Dmitry Bivol follows up his unexpected, brilliant, win over Saul Alvarez in May by travelling to Dubai for a showdown against another high-profile Mexican, unbeaten Gilberto ‘Zurdo’ Ramirez. Ramirez hasn’t fought anyone in nearly this class before, but then, the same could be said of Bivol when he stepped up in May, so this looks to be an interesting test for both men.
The fight will air on DAZN in the US and Europe, with the card starting at 1.30 p.m.ET.
Bivol is, of course, on a high right now. He was champion already when he fought Canelo, but he went overnight from ‘beltholder’, proven but not proven so to speak, to the man in the division, the one with a target on his back. He also went from someone seen as solid-but-unspectacular to proving himself a masterful boxer, with a set of skills he’d mostly just been hiding till he needed it.
First to step up to the plate is Zurdo Ramirez, a 31-year-old Mexican who’s fun to watch and comes with an impressive looking 44-0 record but has been pretty much marking time waiting for the big fight for years. His resume’s not terrible, he’s fought some solid opponents and even when keeping busy rarely takes complete mismatches, which some of his contemporaries are guilty of. But there’s a decent argument to make that the last time he fought someone genuinely proven at world level without being well past his best was Arthur Abraham, six years ago and a division below. And even Abraham was 36 at the time. There’s definitely been a sense of keeping his powder dry and his 0 safe for the big cash-in. Canelo never materialized for him, but if he can beat Bivol he definitely strengthens both his case for getting that fight someday and his overall future paydays, so here we go.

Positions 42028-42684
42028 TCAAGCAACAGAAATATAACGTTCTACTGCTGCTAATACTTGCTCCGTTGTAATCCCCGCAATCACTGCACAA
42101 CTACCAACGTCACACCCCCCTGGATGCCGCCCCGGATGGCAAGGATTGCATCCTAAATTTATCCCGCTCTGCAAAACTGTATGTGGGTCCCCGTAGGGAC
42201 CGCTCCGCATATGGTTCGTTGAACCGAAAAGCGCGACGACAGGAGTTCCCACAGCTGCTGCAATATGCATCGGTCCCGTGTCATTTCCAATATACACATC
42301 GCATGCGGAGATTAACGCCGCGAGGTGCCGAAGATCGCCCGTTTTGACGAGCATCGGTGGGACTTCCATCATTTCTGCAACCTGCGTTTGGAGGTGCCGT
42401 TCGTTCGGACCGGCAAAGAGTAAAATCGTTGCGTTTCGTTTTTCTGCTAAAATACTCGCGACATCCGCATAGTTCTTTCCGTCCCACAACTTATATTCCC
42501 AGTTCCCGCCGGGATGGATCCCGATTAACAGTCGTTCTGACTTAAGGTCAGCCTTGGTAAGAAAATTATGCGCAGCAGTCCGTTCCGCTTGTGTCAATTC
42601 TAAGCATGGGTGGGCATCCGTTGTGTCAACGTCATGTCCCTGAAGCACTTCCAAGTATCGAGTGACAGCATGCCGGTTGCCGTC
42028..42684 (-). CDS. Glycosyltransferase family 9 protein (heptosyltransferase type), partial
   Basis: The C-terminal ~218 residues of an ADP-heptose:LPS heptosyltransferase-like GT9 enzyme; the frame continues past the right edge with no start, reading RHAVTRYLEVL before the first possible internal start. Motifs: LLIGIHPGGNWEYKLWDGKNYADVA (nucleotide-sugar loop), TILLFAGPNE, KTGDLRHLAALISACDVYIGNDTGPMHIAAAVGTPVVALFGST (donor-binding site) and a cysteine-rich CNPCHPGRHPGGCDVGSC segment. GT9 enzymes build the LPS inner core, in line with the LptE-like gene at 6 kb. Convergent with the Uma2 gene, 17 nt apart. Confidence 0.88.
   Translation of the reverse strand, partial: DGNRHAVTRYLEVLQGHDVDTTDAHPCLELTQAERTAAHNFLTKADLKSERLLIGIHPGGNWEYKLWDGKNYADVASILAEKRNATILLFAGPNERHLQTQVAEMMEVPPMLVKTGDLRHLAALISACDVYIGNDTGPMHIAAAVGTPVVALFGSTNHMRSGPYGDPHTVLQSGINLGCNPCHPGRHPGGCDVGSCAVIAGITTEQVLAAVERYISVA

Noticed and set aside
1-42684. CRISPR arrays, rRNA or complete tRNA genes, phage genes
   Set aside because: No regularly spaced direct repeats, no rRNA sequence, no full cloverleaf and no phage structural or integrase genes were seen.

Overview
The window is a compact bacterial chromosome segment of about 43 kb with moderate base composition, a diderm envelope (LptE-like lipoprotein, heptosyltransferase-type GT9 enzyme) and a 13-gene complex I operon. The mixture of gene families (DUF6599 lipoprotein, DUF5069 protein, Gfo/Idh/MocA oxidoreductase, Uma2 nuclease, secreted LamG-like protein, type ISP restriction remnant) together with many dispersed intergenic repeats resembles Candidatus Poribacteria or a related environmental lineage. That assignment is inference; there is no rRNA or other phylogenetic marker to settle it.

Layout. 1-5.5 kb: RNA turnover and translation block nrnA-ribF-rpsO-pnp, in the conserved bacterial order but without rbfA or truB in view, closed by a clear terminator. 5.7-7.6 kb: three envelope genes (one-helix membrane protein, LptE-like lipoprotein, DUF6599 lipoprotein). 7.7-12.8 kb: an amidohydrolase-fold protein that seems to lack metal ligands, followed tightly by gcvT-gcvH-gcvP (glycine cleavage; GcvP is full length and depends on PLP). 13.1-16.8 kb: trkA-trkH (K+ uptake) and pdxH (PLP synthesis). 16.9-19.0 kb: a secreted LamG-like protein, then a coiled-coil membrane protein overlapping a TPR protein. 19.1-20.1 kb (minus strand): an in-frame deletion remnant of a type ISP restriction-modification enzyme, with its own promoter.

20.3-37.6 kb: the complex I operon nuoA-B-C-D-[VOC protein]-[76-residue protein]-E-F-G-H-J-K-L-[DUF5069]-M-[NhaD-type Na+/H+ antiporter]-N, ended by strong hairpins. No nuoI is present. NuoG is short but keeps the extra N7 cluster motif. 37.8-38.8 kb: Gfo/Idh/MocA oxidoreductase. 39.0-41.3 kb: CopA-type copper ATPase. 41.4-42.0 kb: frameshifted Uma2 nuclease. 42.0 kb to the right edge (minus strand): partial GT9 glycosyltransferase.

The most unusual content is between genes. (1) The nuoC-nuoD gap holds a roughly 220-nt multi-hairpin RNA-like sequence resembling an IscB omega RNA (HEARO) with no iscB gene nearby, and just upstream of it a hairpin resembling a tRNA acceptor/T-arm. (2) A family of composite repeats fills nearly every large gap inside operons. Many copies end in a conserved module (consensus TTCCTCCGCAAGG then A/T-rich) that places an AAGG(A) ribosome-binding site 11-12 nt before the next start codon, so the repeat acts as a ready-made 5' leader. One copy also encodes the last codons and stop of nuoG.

Previous to the Canelo fight, Bivol had built a reputation as a tag-and-move fighter, winning fights by catching his opponent with jabs and short combinations before escaping to safety, without much engagement in close. His plan to beat Canelo was a lot more complicated, and did involve close-up work… but it did ultimately rest on the same basic principle, which is to not let an opponent settle into a position where they’re comfortable throwing. He did push and press Canelo, but he made sure to pick the right moment.
We won’t break that performance down in depth here, but a key thing to learn about Bivol’s game from it: typically, when analysts and pundits speak of ‘timing’ in boxing, what is usually being referred to is the split-second, knowing the exact moment to throw or move for the most effect with least danger. Bivol is good at that, which we knew already, but so is Canelo; what won the Russian that fight was knowing when to engage in a broader sense. He’d keep his opponent off-balance by pushing forward when Canelo was trying to disengage, pushing through and forcing him back. The moment Canelo did get his feet set correctly, Bivol would disengage and be gone, leading the chase. The Mexican great had made his career by making himself a fighter always in control of his own position, and Bivol just never let him have that. Essentially, his game rests on throwing only when his opponent doesn’t really want to, and making sure that that is as much of the fight as possible.
Zurdo, by contrast, isn’t seeking to dissuade his opponents from throwing at all. That isn’t to say he’s a pure slugger, content to win by attrition, but the situations he chases are ones in which his opponent will have every opportunity to throw back. Essentially, the difference between them is Bivol will try to stack exchanges in his favour before they start whereas Zurdo will just force any exchange that he can and aim to win it with his power and accuracy.